We were pleasantly surprised by the seriousness with which Rep. Walsh listened. At the end, he told us, “I had no idea it was as widely used as it is.” He showed concern about the level of sickness among Gulf War I veterans which may be associated with DU exposure. Walsh agreed to use his position as Chair of the House Appropriations Subcommittee on Veterans Affairs to ensure that adequate funds are appropriated to test all US military personnel returning from Iraq.
He said he would consider our other requests (see below), but also wanted to “hear the other side from the Pentagon.” Please contact him (423-5657, or < rep.james.walsh@>) to express your support for these actions. For more info, see DU.

Requests for Action:
1. Support the NY Congressional Delegation’s letter to Donald Rumsfeld asking the Department of Defense to “ensure that every possible effort is made to protect our troops during and after their tours of duty.” Insist that the Pentagon disclose the quantity of uranium munitions they have used in Iraq and Afghanistan.
2. Sponsor legislation in the House to ensure that veterans are adequately tested, health risks are determined and appropriate measures are taken.
Sponsor a companion bill in the House to Senator Clinton’s bill (being drafted) requiring uranium testing for all US military personnel returning from Iraq.
Co-sponsor the Depleted Uranium Munitions Study Act (H. R. 1483) which requires studies regarding the health effects of exposure to depleted uranium munitions, and the cleanup and mitigation of DU contamination at sites of DU munition use and production in the United States.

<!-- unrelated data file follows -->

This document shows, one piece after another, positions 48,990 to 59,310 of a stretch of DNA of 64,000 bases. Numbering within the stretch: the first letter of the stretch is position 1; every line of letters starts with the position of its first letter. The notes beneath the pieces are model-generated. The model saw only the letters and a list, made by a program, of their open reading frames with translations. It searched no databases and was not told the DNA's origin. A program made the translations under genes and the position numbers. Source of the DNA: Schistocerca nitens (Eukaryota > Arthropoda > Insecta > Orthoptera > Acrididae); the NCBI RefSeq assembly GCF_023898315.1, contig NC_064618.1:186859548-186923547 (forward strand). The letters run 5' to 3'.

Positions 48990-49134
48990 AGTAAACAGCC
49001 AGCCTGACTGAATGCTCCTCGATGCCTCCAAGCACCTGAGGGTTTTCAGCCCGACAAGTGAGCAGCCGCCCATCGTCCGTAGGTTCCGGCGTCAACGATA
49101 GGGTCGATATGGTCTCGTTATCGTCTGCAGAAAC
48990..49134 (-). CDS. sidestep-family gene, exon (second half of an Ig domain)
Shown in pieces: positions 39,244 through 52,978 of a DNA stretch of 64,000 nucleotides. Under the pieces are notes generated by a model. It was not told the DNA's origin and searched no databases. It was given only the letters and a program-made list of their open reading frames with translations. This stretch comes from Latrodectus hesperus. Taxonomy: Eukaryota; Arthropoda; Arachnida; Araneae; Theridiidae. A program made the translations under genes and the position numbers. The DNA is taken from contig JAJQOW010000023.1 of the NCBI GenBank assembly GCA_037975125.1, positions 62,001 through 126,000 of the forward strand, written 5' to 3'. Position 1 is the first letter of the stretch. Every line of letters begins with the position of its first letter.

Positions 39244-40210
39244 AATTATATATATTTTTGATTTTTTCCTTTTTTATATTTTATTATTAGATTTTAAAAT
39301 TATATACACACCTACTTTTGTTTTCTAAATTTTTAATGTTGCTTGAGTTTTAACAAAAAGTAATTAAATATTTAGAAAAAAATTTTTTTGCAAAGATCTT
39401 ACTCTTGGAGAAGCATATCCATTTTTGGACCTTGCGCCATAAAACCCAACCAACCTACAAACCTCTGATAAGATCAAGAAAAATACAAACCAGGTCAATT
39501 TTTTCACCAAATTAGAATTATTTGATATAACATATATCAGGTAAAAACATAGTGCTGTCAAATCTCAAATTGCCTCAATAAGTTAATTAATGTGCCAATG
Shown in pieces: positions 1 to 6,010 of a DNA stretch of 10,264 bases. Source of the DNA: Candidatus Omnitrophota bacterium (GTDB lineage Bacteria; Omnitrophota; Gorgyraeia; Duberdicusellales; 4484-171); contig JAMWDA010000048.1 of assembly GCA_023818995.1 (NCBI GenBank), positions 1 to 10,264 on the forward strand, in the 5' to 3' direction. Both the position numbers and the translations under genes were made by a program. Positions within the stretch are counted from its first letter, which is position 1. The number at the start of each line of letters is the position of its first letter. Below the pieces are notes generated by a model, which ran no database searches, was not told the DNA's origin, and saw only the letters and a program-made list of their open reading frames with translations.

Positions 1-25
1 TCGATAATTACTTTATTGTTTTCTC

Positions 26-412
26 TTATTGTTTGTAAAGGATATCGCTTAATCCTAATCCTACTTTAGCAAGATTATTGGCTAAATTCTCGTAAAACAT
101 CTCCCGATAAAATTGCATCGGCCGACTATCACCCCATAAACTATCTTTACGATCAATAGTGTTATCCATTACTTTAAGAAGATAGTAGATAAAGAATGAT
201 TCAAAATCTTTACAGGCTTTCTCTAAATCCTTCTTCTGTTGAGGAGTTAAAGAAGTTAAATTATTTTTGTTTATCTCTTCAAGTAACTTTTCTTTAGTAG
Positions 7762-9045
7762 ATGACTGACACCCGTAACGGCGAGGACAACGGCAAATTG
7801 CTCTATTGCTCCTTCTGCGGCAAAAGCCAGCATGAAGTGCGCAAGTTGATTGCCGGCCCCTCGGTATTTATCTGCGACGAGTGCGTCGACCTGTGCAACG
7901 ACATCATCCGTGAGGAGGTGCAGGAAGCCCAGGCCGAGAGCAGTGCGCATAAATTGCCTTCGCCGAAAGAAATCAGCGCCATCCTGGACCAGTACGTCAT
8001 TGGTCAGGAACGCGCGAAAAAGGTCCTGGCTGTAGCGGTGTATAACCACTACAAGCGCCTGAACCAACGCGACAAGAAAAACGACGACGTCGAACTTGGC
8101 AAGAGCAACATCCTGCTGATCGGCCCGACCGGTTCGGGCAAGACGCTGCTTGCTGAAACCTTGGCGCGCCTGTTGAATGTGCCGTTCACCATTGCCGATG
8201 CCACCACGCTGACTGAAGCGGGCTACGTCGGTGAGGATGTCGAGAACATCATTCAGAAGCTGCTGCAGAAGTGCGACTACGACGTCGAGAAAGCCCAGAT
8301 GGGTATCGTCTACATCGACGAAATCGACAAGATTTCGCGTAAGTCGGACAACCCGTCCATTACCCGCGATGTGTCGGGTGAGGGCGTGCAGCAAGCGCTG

3. Support an end to the use of depleted uranium munitions by the US military.

A New Crop of Nonviolence Trainers
Twenty-six people participated in a weekend-long training for nonviolence trainers organized by SPC and partially funded by a grant from the A.J. Muste Foundation. It was held April 2-4 at the Cayuga Nature Center, near Ithaca.
The training brought activists from Central and Western New York together, as well as from New York City and Massachusetts. Participants were busy almost every moment, practicing skills and helping others hone theirs. We practiced facilitating sections on such topics as nonviolence, group process, role plays, and legal issues. The Syracuse group is looking forward to facilitating workshops locally.
Special thanks go to the event’s overall facilitators, who put in many hours of preparation time and were “on” the entire weekend – Ed Kinane, Andy Mager, Winnie Romeril, and Leslie Schultz – and to logistics coordinator, Jessica Maxwell.

Fund Appeal in the Mail
If you’re on the mailing list, please keep watch for the fund appeal we recently sent out, and contribute in any way you can. If you did not receive a mailing, feel free to make a donation (we’d even be happy to mail an appeal letter if you’d like). Consider subscribing to the Peace Newsletter if you don’t already. Become a monthly or quarterly pledger. We’ll make your money go a long way.
If you want to make a tax-deductible donation, a contribution of $50 or more can be made out to the A.J. Muste Memorial Institute (please write SPC in the memo line). This is tax-deductible to the extent allowed by the IRS.